The amount of fees paid by a Binaxx affiliate determines the referral commission rates and the number of tiers commissions are paid on.

  • Affiliates in the C5 category do not receive referral commissions;
  • Affiliates in the A10 category receive 10% of level 1 yearly fees (personally recruited affiliates);
  • A20 tier affiliates earn 15% on annual fees and 10% on ROI fees, paid across levels 1 to 3;
  • A30 tier affiliates earn 20% on annual fees and 14% on ROI fees, paid across levels 1 to 5;
  • A50 tier affiliates earn 25% on annual fees and 17% on ROI fees, paid across levels 1 to 7;
  • A70 tier affiliates earn 25% on annual fees and 20% on ROI fees, paid across levels 1 to 10;
  • A100 tier affiliates earn 30% on annual fees and 20% on ROI fees, paid across levels 1 to 12.

And so on respectively.

Binaxx’s MLM aspect is a little hazy.

Regardless of tier, I think 30 percent of fees are given out in commissions. This implies that higher-tier affiliates can receive the difference between commissions provided to lower-tier affiliates.

For example, if someone in your downline is an A30, they receive 20% and 14%. If you were an A200, you would make 30% and 22.5 percent.

Assuming there are no higher tiers between you and your A30 downline, you would get the 10%/12.5 percent difference on whatever commissions they make.

An affiliate or affiliates higher up the chain than A200 would receive the difference in ROI fees paid until the whole 30% was paid out (at A200 the full 30 percent on annual fees paid has already been paid out to you).

Earnings Limits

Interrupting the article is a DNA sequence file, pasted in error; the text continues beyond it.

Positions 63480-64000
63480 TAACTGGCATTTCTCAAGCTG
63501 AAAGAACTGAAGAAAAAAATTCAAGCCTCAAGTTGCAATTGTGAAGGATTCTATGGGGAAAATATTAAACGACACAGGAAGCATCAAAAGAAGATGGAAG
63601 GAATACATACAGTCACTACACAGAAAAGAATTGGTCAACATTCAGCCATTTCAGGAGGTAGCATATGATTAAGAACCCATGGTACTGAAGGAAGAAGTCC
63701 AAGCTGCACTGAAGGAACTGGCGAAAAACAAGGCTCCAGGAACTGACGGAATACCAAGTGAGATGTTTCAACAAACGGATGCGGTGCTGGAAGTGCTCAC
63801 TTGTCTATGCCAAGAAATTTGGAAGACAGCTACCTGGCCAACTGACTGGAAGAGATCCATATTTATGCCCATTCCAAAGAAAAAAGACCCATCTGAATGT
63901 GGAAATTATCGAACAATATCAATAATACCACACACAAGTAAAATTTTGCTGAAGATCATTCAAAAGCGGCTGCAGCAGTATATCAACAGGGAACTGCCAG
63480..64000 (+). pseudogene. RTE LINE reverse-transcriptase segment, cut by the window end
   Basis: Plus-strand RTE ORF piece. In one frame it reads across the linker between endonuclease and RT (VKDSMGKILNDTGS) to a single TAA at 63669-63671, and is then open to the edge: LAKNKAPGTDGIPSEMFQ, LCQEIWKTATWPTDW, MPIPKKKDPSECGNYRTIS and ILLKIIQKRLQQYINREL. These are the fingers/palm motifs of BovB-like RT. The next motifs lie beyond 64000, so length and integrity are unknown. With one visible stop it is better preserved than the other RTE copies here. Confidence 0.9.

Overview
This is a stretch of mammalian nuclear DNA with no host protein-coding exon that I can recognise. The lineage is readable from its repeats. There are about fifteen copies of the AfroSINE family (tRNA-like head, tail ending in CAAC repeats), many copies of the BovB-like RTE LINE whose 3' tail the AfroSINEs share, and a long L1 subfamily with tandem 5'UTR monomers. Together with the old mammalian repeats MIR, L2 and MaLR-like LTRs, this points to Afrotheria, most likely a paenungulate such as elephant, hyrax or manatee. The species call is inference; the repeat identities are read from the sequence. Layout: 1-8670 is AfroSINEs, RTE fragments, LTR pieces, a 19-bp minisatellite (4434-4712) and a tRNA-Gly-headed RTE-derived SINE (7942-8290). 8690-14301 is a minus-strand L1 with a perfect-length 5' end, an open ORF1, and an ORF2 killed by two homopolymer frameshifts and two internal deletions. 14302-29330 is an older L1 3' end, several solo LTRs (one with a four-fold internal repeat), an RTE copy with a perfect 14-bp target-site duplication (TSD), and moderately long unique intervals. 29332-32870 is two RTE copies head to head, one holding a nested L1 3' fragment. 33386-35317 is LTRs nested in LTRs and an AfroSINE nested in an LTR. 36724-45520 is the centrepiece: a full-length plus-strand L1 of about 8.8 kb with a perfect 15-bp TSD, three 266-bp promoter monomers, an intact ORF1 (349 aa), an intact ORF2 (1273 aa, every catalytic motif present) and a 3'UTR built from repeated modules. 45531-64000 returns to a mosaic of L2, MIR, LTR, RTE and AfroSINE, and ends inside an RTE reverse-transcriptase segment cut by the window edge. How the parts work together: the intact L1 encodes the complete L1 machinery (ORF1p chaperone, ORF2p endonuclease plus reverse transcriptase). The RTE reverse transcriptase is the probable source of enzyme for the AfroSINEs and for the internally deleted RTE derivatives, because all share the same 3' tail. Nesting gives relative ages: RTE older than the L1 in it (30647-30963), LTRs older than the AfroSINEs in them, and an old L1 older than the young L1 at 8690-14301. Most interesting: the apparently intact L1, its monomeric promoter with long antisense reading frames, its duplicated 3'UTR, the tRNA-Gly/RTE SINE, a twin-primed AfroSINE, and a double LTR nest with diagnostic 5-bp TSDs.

Binaxx has a 300 % profits ceiling; however, it’s unclear what this pertains to.

Given that returns are meant to be infinite, I assume the profits ceiling of 300 % applies to commissions received.

This might be either a daily/weekly/monthly cap or a subscription-based cap.

It’s not clear which of these is the earnings ceiling, and Binaxx makes no mention of it.

If it’s the latter (which I feel is more likely), the idea of “annual fee” only applies to people who aren’t recruiting.

Joining Binaxx

Binaxx affiliate membership costs $5 to $1000 per year.

The more an affiliate pays in fees, the less they spend in ROI fees and the more money they might make.

When the 300 % earnings maximum is achieved, it is unclear whether membership fees must be paid again.

Conclusion

After failing with simple crypto Ponzi schemes, Sann Rodrigues has returned with a “lulz can’t touch our money!” Ponzi fraud.

These schemes extensively market on the notion that they cannot immediately access monies housed in a third-party exchange account.

They don’t have to, in fact. Affiliates give Binaxx entire control of their funds via a bot.

Binaxx created the bot and does everything they tell it to do. This can be altered on the spur of the moment.

“Lulz can’t have our money!” Ponzi schemes use a bot to transfer money between accounts. This occurs through transactions but is not lucrative trading.

When affiliate recruiting slows up, a “lulz can’t touch our money!” hoax crumbles, and affiliate accounts are depleted.

To cover this up, a slew of reasons are concocted. It was described as a “technical mistake” by iQuandex. It was dubbed a “rare black swan market situation” by Digital Profit.

The eventual effect was the same. The administrators of the frauds stole the money of the affiliates.

MLM firms that provide passive investment programs must be registered on the regulatory front.

Binaxx and Sann Rodrigues are not registered to offer securities service in any country.

Rodrigues was explicitly barred from conducting additional acts of securities fraud as part of his TelexFree settlement.

Binaxx’s website was ranked 8 million by Alexa at the time of publishing. This is increasing, implying that recruiting is rising.